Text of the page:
I picked up a litre of beautiful dark maple syrup, a couple of kilo packs of Callebaut chocolate chips for the Moose’s favourite choc chip biscuits (I’m pretty sure I’ve given you the recipe at some point), the purple fleece blanket pictured above (I ended up going back and getting a green one for myself, it was very thick and fluffy and $20), a giant box of muesli bars (the kids say my home made ones are too crumbly, the fussy buggers), a tray of San Pellegrino Arianciata Rosso for a treat, five kilos of flour, a lifetime’s supply of toothbrushes, toothpaste and Metamucil. The giant pack of chicken salt was probably ill advised, and I’m still not sure whether a kilo of Jelly Bellies for twenty five bucks was great or terrible. Depends how many chocolate ones I get in a row, chocolate jelly beans should not be a thing. Speaking of things that should not be a thing,
They did have quite a few items that would encourage you to make bad choices, like the huge packs of chicken salt already mentioned, but also American sized packets of chips,
Yes, I’m judging. Though I really didn’t know what to make of some people’s choices,
Boxes and boxes of pink salt. Nothing else. Pink salt.
The fresh food was pretty good, they have CluckAR approved free range eggs, I got a kilo of lamb cutlets for $35 and we had them for dinner that night. They were great, not too much fat either. A kilo of haloumi is never going astray at our house. The fruit was a bit patchy, but the kilo packs of salad leaves look good. I probably wouldn’t regularly buy fresh food here unless I’m having a barbecue, everything is in catering sized packs. Even though I have three hungry teenagers, they’re very rarely all present for a meal at the same time. Also, my freezer isn’t very large and already has a lot of home made stock cluttering it up.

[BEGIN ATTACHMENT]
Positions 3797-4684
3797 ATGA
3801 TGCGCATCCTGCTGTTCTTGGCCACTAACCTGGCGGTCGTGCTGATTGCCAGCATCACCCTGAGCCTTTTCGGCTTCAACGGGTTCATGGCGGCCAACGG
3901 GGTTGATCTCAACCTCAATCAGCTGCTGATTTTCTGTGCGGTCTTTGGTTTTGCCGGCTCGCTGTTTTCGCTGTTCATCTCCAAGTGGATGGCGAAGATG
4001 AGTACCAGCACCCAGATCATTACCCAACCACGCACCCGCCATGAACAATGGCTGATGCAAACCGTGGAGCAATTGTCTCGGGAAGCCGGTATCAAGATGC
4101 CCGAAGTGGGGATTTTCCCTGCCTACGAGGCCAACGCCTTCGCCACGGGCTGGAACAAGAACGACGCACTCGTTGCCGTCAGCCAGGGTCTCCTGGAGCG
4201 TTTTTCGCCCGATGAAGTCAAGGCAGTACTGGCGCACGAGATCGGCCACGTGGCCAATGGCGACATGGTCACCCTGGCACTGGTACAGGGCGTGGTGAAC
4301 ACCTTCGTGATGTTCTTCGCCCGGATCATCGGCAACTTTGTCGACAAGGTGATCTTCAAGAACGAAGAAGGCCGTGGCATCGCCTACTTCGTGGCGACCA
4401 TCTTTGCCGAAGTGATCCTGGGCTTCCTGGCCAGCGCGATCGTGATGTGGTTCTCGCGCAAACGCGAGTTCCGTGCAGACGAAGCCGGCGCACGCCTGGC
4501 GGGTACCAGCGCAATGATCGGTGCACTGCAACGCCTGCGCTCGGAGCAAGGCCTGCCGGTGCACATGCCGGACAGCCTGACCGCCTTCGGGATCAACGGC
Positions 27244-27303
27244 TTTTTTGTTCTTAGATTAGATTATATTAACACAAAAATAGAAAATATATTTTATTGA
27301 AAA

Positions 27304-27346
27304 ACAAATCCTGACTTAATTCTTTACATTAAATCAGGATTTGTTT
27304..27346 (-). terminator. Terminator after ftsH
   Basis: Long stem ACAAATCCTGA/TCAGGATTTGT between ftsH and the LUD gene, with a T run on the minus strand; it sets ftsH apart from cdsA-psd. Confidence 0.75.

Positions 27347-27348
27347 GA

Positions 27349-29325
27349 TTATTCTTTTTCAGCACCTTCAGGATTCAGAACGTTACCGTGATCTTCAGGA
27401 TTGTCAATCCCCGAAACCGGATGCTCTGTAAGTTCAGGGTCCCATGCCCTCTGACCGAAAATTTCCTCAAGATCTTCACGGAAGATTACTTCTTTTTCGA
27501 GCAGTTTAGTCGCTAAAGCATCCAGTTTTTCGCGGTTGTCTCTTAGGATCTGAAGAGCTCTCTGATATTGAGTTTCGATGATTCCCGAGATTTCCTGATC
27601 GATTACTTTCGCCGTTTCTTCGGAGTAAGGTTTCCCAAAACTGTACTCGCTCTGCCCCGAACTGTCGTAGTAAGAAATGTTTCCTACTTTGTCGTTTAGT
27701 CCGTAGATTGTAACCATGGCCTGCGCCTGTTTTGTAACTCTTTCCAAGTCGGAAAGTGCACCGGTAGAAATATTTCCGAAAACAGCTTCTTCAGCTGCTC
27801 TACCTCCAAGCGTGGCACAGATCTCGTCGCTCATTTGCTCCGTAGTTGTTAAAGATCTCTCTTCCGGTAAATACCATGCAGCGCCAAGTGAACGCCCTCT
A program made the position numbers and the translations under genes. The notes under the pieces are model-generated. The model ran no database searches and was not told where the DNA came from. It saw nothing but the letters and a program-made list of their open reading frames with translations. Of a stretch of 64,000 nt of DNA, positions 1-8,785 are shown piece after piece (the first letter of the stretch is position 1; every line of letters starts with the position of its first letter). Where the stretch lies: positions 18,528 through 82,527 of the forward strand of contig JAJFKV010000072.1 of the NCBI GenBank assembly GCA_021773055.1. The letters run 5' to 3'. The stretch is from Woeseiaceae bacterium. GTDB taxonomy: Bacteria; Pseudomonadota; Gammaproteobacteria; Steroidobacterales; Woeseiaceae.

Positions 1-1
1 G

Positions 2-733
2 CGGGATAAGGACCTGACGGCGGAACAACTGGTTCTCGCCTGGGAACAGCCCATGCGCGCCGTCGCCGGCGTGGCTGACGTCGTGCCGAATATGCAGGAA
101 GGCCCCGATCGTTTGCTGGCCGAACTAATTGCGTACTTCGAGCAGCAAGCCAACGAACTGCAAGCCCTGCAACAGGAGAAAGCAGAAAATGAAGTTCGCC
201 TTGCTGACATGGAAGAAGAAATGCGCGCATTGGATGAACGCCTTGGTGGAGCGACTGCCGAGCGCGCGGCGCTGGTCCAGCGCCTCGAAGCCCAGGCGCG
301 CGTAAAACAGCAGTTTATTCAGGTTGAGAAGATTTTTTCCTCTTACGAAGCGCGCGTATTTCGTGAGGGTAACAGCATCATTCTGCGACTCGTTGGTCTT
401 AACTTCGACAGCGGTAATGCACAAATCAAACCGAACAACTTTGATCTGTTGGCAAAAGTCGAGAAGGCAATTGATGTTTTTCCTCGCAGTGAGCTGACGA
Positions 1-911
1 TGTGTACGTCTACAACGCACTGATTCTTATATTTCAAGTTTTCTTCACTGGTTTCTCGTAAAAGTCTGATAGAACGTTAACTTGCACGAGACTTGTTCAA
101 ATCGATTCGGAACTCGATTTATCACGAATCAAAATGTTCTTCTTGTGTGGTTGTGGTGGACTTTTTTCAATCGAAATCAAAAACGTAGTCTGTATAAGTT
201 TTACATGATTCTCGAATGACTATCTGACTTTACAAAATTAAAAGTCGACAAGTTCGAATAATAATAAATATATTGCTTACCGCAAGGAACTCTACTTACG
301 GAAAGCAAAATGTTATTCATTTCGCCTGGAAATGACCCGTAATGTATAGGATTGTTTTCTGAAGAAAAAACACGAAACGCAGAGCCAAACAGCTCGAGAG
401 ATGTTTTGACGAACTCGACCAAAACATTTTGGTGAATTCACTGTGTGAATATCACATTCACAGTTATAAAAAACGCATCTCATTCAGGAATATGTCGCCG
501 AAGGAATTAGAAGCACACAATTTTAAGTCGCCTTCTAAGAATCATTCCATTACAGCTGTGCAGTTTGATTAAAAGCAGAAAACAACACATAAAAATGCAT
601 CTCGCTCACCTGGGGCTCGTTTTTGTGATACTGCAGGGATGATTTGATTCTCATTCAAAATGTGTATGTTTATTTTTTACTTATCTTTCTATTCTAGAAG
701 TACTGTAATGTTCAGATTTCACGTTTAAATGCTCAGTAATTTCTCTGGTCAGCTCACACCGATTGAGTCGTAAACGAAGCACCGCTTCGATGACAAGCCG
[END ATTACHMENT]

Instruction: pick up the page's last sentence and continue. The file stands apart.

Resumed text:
The prices range from could have got it for that on special at the local to are you sure that’s not a misprint. For me it was worth the sixty bucks annual fee. I do need to lie down for a bit once I get home, the lights are very bright and I’m sure I haven’t noticed half the stock that they have due to the sensory overload. But I’ve essentially stopped shopping at the local supermarkets, I’m only shopping for fresh food now (not at supermarkets, obviously, I’m not a sociopath. Hmm. Was that a bit strong?). I can see myself going back probably every three weeks or so, so if you want to check it out before joining, let me know and I can give you a very patchy and incomplete tour and talk you into buying something inappropriate.